• Referencing errors. 

But the best editing course also teaches you how to land your first copy editing job. Some will teach you how to create a resume, set up a resume, or generate your rates when editing.

These online editing courses are preferably accredited by continuing professional development (CPD). But it’s also OK to take a simple editing course that CPD does not recognize. If you prefer traditional courses, check your campus career center for workshops.

Consider signing up for a professional association if you’re getting an official certificate. You may join the Society for Editing or Editorial Freelancers Association. These organizations produce workshops and training for members who want to enhance their editing skills. 

Build a Polished Resume

Aside from getting a certificate in proofreading, you should also document your editing experience and skills in a polished resume. You may include your previous job as a deputy editor or editorial assistant. Even an entry-level job experience can be part of your resume.

Make sure each work experience is relevant to your future career choice. There’s no need to highlight your previous job as a web designer if you’re applying for an editing job. But you can list relevant short-term projects like a freelance writing project.

You should also have a list of your professional and common skills. Share that you’re an expert in the AP style or that you have practical communication skills. It also helps to state your familiarity with online editors that use artificial intelligence. 

Market Yourself

The biggest mistake that could hinder you from getting a career in copyediting is your inability to market yourself. It doesn’t matter how killer you are at spotting a bunch of errors. You won’t get a job if you don’t know how to demonstrate or communicate these skills.

Many editing courses don’t just teach classes on grammar. They also discuss how to build your portfolio, set up a profile on Reedsy and Upwork, or build a resume. These are some client retention strategies you can practice to increase your chances of getting a job.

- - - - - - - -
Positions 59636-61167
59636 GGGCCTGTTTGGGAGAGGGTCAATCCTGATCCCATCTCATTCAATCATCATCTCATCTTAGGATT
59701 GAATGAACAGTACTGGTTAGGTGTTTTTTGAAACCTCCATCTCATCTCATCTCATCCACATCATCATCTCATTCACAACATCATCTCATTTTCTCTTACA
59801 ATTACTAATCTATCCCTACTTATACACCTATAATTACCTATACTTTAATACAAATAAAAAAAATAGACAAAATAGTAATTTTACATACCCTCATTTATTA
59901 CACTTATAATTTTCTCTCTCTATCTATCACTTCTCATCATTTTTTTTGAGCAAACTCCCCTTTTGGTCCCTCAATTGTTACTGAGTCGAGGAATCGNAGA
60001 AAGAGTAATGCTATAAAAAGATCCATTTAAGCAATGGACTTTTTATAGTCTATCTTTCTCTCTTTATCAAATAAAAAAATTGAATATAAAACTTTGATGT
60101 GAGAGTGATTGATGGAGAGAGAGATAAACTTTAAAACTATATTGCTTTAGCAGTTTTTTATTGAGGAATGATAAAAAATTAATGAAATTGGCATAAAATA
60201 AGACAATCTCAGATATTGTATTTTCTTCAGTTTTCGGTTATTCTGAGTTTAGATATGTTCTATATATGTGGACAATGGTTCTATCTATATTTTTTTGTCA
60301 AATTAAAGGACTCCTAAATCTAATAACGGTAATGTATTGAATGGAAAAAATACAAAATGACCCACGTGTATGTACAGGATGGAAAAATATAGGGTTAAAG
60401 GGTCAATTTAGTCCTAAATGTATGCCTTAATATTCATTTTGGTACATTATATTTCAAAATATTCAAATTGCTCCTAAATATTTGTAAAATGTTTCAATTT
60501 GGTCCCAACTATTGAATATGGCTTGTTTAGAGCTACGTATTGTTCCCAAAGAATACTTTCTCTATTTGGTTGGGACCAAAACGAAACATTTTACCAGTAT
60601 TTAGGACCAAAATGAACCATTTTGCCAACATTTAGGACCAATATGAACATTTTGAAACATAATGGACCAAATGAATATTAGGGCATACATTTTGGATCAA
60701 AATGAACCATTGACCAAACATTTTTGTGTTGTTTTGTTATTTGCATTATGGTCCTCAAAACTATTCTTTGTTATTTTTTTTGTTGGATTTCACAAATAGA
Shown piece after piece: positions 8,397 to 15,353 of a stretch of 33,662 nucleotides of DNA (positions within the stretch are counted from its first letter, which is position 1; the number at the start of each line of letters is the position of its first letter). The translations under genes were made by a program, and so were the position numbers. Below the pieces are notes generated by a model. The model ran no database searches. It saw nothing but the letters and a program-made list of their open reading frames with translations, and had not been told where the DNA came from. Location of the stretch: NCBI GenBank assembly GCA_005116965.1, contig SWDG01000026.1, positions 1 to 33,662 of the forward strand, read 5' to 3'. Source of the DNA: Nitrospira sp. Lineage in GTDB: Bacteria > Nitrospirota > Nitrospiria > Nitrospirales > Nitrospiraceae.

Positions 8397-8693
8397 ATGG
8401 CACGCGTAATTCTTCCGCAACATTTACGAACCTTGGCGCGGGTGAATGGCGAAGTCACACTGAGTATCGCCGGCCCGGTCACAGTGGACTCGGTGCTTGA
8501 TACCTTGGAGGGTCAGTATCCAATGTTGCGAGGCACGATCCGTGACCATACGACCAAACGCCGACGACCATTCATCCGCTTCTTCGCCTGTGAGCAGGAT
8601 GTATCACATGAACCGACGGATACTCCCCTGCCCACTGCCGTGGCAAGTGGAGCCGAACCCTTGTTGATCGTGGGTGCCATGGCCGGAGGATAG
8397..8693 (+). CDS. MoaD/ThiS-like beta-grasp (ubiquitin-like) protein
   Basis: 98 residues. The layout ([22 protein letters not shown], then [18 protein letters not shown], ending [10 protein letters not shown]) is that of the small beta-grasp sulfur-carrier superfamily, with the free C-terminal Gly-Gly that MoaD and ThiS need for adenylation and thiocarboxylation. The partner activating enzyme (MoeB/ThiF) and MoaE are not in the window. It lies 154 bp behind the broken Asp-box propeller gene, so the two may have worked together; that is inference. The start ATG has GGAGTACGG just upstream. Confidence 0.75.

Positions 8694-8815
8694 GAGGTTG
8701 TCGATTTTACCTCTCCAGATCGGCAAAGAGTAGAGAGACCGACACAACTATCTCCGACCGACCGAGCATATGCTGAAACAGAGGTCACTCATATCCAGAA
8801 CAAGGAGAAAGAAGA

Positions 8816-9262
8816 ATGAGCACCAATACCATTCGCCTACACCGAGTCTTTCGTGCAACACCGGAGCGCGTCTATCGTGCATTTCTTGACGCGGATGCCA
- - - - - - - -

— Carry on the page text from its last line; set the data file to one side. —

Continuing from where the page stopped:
Reach out to organizations that produce the same type of content you edit. You are more likely to have an agreement with clients that align with your niche. Try getting experience proofreading if the client needs a proofreader instead of a copy editor. 

It also helps to look for websites with several writing and editing errors. Show them an editing sample of their post or article, and let them know how you can help with their online presence. 

If you want to be a copy editor for newspapers or magazines, show how you can uphold spelling, grammar, and style in print. Tell them about your techniques and what else you can bring to the table. 

Complete Editing Tests

Many copy editing jobs ask you to get a high grade on an editing test to pass the application. This part of the job-seeking phase is essential, especially for up-and-coming copyeditors who don’t have enough work experience.

Most editing tests ask you to analyze a style guide and use it on the text. Others include multiple-choice quizzes where you select the correct sentence. These assessments will determine if you’re fit for the job or not, so be careful about your answers.

Find Copy Editing Jobs

Now you’ve passed tests, earned certificates, and built a portfolio. You’re ready to establish authority with clients. Be a beloved copy editor on different online marketplaces like Reedsy and Indeed. Freelancing sites like Upwork and Freelancer also have many job postings.

Make sure to continue building your portfolio and resume in case you want a career shift in the future. And beware of freelancer scams on some marketplaces. 

Got What It Takes to Be a Copy Editor?

Copy editing is not a career for passive and hesitant people. It takes authority to point out a copy’s spelling, grammar, and punctuation mistakes. You can become a copy editor by practicing reading, writing, and mastering the house style guides.

Are you ready to become a copy editor? Take an online course, then check your knowledge through editing tests.